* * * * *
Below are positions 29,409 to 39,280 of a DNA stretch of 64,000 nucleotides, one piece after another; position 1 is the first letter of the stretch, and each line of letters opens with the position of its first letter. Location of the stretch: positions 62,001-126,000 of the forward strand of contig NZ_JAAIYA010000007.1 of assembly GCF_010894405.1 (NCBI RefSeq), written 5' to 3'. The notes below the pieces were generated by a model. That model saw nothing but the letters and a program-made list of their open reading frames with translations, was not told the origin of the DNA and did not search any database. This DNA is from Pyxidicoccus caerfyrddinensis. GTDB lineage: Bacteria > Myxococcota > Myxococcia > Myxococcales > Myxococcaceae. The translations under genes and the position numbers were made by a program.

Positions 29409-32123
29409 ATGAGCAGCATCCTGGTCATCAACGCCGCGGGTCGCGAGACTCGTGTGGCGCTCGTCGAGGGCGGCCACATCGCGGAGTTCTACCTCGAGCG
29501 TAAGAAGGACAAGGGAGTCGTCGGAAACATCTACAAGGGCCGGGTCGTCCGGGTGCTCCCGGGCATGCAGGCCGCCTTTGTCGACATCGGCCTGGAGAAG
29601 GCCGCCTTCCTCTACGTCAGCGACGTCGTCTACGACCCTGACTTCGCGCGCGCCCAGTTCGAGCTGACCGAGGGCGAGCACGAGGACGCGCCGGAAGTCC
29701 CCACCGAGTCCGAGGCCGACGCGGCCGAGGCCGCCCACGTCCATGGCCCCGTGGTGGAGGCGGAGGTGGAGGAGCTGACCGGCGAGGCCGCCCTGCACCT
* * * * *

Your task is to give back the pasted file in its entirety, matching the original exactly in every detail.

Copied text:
Below are positions 29,409 to 39,280 of a DNA stretch of 64,000 nucleotides, one piece after another; position 1 is the first letter of the stretch, and each line of letters opens with the position of its first letter. Location of the stretch: positions 62,001-126,000 of the forward strand of contig NZ_JAAIYA010000007.1 of assembly GCF_010894405.1 (NCBI RefSeq), written 5' to 3'. The notes below the pieces were generated by a model. That model saw nothing but the letters and a program-made list of their open reading frames with translations, was not told the origin of the DNA and did not search any database. This DNA is from Pyxidicoccus caerfyrddinensis. GTDB lineage: Bacteria > Myxococcota > Myxococcia > Myxococcales > Myxococcaceae. The translations under genes and the position numbers were made by a program.

Positions 29409-32123
29409 ATGAGCAGCATCCTGGTCATCAACGCCGCGGGTCGCGAGACTCGTGTGGCGCTCGTCGAGGGCGGCCACATCGCGGAGTTCTACCTCGAGCG
29501 TAAGAAGGACAAGGGAGTCGTCGGAAACATCTACAAGGGCCGGGTCGTCCGGGTGCTCCCGGGCATGCAGGCCGCCTTTGTCGACATCGGCCTGGAGAAG
29601 GCCGCCTTCCTCTACGTCAGCGACGTCGTCTACGACCCTGACTTCGCGCGCGCCCAGTTCGAGCTGACCGAGGGCGAGCACGAGGACGCGCCGGAAGTCC
29701 CCACCGAGTCCGAGGCCGACGCGGCCGAGGCCGCCCACGTCCATGGCCCCGTGGTGGAGGCGGAGGTGGAGGAGCTGACCGGCGAGGCCGCCCTGCACCT